Look at concept art

Concept art is like a doorway into another world of creativity and can give you ideas for future builds. Not only is it great for inspiration when you’re really passionate about your current or future project, it can be very consoling when you’re in a rut. Seeing what other people can envision in their art can definitely help you get back on track.

The best place that I’ve found to look for great concept art is a website called ArtStation (www.artstation.com). It’s a massive online gallery of many professional 2D, 3D, and practical artists. You can search many different topics and filter down the results to find just what you’re searching for. I’ve used this site to research many projects and designs and it has never failed to help.

Strength in numbers

For many of us we feel like we’re on an island all by ourselves and when burnout sets in, it can feel incredibly depressing. Finding support from others that enjoy the hobby can not be taken for granted. Both online and in person, the support you get from friends and peers can be priceless. Talking through your burnout with others can help you understand the WHY of it all and help you get back to building again. Maybe seek out new groups or people online. Find local groups or hangouts to join to meet new people and make friends. Your local hobby shop will likely be the hub that you can tap into to find those other people. Even if you don’t have a local hobby shop, there are Facebook groups for almost every state/country. Even some cities have their own groups. Tap into those to see if anyone has organized something, and if not, maybe try to take the initiative and organize something yourself!

Friends are important.

Time off

For some people or some instances, the burnout is so severe that just taking time off is what is needed. Sometimes just walking away and taking a break from things is what must be done. This may seem extreme, but sometimes too is the burnout.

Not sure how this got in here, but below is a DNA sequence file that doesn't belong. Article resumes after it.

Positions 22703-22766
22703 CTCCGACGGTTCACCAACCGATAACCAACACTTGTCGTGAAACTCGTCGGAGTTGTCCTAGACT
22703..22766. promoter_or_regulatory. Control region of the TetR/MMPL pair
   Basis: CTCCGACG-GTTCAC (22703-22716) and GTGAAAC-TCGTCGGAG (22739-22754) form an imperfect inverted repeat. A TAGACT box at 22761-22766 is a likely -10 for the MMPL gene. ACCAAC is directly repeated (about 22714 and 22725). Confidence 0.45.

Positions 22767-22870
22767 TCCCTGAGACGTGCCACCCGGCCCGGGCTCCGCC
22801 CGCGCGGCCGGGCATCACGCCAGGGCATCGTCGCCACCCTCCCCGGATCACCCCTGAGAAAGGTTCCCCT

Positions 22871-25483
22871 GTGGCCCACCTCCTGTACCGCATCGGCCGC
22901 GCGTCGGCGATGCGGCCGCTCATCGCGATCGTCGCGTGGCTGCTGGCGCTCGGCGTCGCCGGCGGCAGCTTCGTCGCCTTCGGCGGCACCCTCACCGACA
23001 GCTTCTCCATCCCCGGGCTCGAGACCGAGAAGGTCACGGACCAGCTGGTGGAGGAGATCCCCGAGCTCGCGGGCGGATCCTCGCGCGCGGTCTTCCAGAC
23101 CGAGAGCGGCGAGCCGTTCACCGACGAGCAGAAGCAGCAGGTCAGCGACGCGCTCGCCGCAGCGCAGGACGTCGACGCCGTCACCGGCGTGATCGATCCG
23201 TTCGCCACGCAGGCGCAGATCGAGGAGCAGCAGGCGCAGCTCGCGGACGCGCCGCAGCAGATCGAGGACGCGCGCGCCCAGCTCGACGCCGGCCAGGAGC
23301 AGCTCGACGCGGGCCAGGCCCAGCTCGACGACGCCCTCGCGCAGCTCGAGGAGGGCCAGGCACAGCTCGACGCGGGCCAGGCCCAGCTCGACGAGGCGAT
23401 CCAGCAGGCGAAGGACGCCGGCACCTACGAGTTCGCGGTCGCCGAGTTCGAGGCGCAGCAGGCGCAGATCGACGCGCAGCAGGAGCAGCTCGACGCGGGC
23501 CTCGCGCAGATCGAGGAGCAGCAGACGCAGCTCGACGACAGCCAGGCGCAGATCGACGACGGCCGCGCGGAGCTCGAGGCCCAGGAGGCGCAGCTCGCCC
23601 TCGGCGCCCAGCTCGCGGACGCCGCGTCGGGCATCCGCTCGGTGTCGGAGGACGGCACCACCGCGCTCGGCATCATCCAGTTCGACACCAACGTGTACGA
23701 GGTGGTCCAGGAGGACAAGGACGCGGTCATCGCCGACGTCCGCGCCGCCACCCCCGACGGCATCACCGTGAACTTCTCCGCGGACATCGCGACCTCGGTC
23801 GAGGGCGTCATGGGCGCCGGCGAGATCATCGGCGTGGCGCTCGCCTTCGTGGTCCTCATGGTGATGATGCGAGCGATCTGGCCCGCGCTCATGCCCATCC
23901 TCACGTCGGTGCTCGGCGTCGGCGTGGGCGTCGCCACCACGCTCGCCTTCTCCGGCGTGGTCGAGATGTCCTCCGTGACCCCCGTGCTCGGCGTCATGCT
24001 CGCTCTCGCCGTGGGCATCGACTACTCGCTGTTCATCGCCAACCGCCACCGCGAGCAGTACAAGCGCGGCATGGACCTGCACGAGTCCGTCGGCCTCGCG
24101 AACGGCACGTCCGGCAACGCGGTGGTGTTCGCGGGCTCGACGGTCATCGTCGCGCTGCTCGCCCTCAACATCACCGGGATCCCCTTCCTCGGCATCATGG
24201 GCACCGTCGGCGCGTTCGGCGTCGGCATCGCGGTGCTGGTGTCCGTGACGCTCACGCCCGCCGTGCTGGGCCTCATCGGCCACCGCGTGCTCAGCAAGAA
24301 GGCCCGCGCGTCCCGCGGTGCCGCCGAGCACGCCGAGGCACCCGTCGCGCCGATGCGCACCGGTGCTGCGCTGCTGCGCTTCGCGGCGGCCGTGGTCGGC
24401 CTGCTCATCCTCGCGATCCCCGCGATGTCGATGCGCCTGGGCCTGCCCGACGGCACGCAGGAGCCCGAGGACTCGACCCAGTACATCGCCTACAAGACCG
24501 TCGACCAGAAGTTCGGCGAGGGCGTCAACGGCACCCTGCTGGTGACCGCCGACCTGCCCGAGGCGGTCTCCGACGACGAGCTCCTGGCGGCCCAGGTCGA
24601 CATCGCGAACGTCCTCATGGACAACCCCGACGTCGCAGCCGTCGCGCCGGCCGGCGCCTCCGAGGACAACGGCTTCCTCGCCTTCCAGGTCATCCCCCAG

Take your time and come back to the hobby when you’re ready. 

Conclusion

Like I stated previously, dealing with burnout is different for everyone. Hopefully the suggestions that I’ve listed will help you overcome your burnout or at very least give you some ideas for other methods to try. The most important thing to remember is to not give up on the hobby, and know that there are people out there that have felt the frustration of burnout just like you do, and they are there to help you.

1:1 RX-78-2

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There were few experiences in my life that have rivaled going and competing in Japan. One of the biggest (pun very much intended) highlights was seeing the 1:1 Gundam in person. 

Diver City, where the statue is located, was a short walk from our hotel on an amazing walkway and over a beautiful bridge. You pass community gardens and the whole experience is just special. Coming up to Diver City you can see Tokyo in the background and rolling mountains behind that. Everything is maintained to the highest level and all's right with the world. The walk almost prepares you for the spectacle of the Gundam. You walk around the mall and you can't see it immediately due to the trees, but as you get closer you start to see it emerge. Then as you round the last bend there it is in all its glory! What a glorious sight when you see it for the first time. There's really no words because you want to just take in the visage.

I was so lucky to have seen the Gundam and take pictures of it. Looking back at these pictures is reminds me of that day. The sights, the smells, the feeling of being there. I hope I'm lucky enough to go back one day.